The construction of pavements with setts and cubes is a bit of a minefield for a contractor. There's no single way to "do it right" which can be used and more or less guarantee that the pavement so constructed will perform as expected, as there is with, say, concrete block paving or bitmac.
Too many setts pavements constructed over the past 30 years or so have seen some degree of failure. Some failures have been caused by degradation of the jointing, others have resulted from the use of unsuitable bedding or sub-base materials, and more than a few have resulted from sheer bad planning and over-expectation of some designers.
Although setts, cobbles and cubes have a long and glorious history as a paving material, it is only over the last half-century or so that pavements constructed according to time-honoured methods have experienced the sort of loadings that are imposed by modern vehicles and their relatively high speeds. What may have been a more than adequate construction methodology for a horse-drawn carriage travelling at 10 or 12 Km per hour, is not necessarily capable of carrying thousands of vehicles per day, travelling at, say 40 Km per hour, and weighing 20 tonnes or more.
As interest in traditional paving methods and materials is on the increase, some re-examination of the methodologies used to construct pavements from natural stone units has been undertaken and the publishing of BS7533: Part 7 in 2002 did much to improve methods and materials. However, a single, standard construction that would suit all circumstances is difficult to develop and manage; traffic types, speeds and levels must be taken into account, as must the nature of the stone selected as the paving; igneous granites have quite different properties to sedimentary gritstones, and cropped or riven materials behave differently to sawn or honed materials.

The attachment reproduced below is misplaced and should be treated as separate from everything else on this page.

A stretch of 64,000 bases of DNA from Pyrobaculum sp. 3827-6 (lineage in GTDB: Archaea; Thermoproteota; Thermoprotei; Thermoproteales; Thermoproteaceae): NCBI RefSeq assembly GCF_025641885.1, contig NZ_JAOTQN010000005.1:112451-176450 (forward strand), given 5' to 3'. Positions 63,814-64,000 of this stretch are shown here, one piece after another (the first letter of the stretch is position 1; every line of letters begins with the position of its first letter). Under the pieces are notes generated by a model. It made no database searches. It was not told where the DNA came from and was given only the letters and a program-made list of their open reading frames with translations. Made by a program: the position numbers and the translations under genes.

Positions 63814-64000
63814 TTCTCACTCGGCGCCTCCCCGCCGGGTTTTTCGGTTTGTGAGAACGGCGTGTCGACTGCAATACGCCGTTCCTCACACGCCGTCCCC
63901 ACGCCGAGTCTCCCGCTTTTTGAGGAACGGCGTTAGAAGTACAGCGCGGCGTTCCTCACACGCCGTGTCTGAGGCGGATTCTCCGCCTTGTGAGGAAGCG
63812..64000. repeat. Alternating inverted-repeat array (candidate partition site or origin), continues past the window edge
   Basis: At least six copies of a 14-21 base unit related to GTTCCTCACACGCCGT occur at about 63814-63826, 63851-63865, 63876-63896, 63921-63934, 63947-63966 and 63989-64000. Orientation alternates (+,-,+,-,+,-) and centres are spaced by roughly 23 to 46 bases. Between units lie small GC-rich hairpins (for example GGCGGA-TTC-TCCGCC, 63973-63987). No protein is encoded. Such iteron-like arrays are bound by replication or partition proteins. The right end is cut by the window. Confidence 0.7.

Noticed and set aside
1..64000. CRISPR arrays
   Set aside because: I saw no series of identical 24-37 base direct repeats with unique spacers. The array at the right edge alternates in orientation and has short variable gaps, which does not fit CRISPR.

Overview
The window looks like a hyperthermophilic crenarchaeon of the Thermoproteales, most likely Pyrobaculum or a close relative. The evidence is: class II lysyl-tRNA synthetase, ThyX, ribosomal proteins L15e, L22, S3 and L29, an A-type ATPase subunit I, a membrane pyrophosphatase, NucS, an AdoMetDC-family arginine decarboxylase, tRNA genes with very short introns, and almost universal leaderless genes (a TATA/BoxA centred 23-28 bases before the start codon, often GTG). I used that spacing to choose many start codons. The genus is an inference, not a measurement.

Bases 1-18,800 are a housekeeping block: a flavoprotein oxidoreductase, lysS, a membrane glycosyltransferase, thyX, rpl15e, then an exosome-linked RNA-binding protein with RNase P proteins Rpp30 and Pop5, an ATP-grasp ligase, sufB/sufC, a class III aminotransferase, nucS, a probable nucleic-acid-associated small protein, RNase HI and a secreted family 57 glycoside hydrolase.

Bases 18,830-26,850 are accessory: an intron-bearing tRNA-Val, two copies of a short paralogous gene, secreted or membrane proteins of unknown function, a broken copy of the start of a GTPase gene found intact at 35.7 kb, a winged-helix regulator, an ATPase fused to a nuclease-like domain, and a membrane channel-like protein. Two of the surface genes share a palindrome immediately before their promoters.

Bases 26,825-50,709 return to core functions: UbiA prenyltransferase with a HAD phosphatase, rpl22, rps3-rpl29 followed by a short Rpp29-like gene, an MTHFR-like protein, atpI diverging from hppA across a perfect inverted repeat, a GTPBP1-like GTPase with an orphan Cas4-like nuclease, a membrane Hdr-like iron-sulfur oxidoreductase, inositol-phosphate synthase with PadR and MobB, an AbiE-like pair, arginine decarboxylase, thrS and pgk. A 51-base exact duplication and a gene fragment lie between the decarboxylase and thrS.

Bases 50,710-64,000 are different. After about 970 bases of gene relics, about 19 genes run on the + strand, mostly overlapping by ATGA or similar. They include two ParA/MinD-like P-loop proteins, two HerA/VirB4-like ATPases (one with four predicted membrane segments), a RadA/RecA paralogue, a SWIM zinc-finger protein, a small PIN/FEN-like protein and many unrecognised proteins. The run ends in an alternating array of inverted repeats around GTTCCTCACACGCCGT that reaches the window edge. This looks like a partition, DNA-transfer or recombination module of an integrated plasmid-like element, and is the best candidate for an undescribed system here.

Consequently, a design process for sett pavements has been developed and this was published in 2004 as BS7533: Part 10 . This document defines a design process that takes into account most of the commonly encountered variables and aims to guide the designer towards a construction specification that will produce best results, namely a pavement with a generous service life and minimum failures.
Two different construction types will be considered on the following pages:
...plus a series of pages devoted to the different jointing methods used.
While these notes could not cover every possible construction method, they do illustrate the basic principles used on site.
To keep things simple over the following pages, only the term 'sett' will be used, although the same principles generally apply to cubes and cobbles.